Raku challenge week 73

Here are my solutions to the tasks of Week 73 of the Perl Weekly Challenge: 1) Min Sliding Window and 2) Smallest Neighbour.

Today, let me demonstrate and comment my solutions to the Perl Weekly Challenge tasks from Week 073.

Min Sliding Window

You are given an array of integers @a and sliding window size $s. Write a script to create an array of min from each sliding window.

Example:

Input: @a = (1, 5, 0, 2, 9, 3, 7, 6, 4, 8) and $s = 3. Output: (0, 0, 0, 2, 3, 3, 4, 4)

For this task, there exists a very useful building block in Raku: the rotor routine. When it gets a Pair as its argument, it produces overlapping lists from the given data. For our example case, we need the series of three elements:

@a.rotor(3 => -2);

Here, 3 is the width of the window and -2 is the overlapping distance. This is what you get for the example input:

((1 5 0) (5 0 2) (0 2 9) (2 9 3) (9 3 7) (3 7 6) (7 6 4) (6 4 8))

It is a Sequence of Lists. There is nothing left as to apply the min routine to it. The whole program looks like this:

my @a = 1, 5, 0, 2, 9, 3, 7, 6, 4, 8;
my $s = 3;

.min.say for @a.rotor($s => 1 - $s);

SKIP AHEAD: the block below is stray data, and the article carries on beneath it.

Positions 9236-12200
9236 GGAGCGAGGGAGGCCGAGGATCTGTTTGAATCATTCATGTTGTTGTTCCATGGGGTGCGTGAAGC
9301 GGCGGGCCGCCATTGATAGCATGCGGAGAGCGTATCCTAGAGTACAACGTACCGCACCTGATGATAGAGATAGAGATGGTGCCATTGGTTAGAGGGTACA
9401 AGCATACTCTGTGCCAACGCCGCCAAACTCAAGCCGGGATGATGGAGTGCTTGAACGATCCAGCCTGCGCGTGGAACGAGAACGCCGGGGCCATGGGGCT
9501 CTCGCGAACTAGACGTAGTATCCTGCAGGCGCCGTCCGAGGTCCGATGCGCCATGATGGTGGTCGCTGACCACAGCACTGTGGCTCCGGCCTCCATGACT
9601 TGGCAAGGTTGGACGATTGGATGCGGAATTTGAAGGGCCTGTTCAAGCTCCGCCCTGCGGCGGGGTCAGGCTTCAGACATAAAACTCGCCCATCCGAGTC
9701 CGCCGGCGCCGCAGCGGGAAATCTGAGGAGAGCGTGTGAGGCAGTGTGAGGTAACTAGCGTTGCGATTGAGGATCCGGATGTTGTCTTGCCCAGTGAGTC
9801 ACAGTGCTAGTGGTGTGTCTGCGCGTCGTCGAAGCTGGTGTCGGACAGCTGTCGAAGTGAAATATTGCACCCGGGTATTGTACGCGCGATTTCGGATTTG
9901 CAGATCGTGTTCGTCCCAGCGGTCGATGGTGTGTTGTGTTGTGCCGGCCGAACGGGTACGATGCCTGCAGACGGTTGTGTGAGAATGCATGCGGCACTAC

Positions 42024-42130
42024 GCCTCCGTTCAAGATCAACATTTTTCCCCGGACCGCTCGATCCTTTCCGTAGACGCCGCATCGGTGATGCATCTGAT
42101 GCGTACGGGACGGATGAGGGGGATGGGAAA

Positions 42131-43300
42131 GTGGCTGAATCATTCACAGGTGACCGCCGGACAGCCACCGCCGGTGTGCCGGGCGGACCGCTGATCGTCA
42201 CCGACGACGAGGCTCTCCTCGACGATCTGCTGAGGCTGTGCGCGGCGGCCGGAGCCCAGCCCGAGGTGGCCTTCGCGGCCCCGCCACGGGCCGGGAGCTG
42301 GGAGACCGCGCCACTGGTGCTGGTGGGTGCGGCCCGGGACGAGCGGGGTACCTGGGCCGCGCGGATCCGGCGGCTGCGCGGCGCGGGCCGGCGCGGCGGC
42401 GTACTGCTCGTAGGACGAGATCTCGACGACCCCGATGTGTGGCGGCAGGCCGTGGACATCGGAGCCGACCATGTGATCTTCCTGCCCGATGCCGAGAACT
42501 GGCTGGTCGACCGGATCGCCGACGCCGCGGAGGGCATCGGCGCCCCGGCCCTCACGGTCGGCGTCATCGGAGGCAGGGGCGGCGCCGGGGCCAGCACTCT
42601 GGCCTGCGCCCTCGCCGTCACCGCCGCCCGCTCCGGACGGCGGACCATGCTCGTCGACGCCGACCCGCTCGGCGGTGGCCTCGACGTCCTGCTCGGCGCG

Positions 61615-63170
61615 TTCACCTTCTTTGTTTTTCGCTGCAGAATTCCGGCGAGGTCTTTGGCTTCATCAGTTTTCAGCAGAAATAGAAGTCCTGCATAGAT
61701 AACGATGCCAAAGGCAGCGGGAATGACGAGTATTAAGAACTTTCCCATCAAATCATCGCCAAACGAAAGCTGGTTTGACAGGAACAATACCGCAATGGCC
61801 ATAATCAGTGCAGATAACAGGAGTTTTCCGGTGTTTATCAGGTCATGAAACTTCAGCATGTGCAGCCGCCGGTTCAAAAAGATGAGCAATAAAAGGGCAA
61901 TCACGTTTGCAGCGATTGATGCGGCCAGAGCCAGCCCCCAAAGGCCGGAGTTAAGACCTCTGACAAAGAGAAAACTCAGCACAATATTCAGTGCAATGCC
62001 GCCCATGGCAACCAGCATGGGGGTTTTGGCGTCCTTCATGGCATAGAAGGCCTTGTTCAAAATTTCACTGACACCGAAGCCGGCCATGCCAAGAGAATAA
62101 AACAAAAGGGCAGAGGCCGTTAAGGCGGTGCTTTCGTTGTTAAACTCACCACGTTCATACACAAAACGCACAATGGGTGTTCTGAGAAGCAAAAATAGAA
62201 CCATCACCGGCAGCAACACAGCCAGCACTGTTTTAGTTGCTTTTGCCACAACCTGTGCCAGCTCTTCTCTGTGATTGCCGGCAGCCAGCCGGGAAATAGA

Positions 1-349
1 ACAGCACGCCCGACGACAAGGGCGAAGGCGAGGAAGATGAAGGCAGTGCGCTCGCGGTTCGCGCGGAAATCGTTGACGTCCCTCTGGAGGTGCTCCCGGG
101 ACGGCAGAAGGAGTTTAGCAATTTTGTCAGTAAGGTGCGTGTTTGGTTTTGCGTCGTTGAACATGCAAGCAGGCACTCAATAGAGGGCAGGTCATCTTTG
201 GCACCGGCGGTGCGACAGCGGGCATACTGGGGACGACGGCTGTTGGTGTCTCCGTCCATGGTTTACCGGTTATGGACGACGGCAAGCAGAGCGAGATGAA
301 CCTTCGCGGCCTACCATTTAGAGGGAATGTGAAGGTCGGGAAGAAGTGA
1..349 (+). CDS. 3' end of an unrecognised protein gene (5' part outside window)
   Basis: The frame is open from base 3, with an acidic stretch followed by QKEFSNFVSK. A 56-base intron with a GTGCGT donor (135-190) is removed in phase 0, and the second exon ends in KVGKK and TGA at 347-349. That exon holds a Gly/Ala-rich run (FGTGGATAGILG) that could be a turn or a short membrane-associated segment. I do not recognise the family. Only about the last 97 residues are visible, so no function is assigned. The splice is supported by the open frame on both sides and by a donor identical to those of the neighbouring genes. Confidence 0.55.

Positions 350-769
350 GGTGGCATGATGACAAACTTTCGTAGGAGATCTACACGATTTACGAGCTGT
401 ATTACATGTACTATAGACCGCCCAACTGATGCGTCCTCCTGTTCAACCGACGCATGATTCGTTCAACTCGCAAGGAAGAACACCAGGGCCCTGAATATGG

The output for the given input values is:

$ raku ch-1.raku 
0
0
0
2
3
3
4
4

Smallest Neighbour

You are given an array of integers @a. Write a script to create an array that represents the smaller element to the left of each corresponding index. If none found then use 0.

The examples reveal a tiny nuance that you may miss from the description.

Example

Input: @a = (7, 8, 3, 12, 10). Output: (0, 7, 0, 3, 3)

  • For index 0, the smallest number to the left of @a[0] is none, so we put 0.
  • For index 1, the smallest number to the left of @a[1] in (7), is 7 so we put 7.
  • For index 2, the smallest number to the left of @a[2] in (7, 8) is none, so we put 0.
  • For index 3, the smallest number to the left of @a[3] in (7, 8, 3) is 3, so we put 3.
  • For index 4, the smallest number to the left of @a[4] is (7, 8, 3, 12) is 3, so we put 3 again.

Notice that for the third element, which is 3, the elements on the left are 7 and 8, and the element itself is smaller than both of them. So you need to print 0 and not the minimum of 7 an 8. So, 7 is an incorrect result here.

Here is the possible one-liner solution:

my @a = 7, 8, 3, 12, 10;

say @a[$_] < min(@a[^$_]) ?? 0 !! min(@a[^$_]) for ^@a;

It prints the desired output:

$ raku ch-2.raku 
0
7
0
3
3

This solution works but is not that efficient as it can be, as min is not only called twice for the same element, but it is computed many times for each items on the left side of the current position.

Here is a better solution in terms of O.

my @a = 7, 8, 3, 12, 10;

my $min = Inf;
for @a -> $v {
    say $v < $min ?? 0 !! $min;
    $min = $v if $v < $min;
}

There output is the same.

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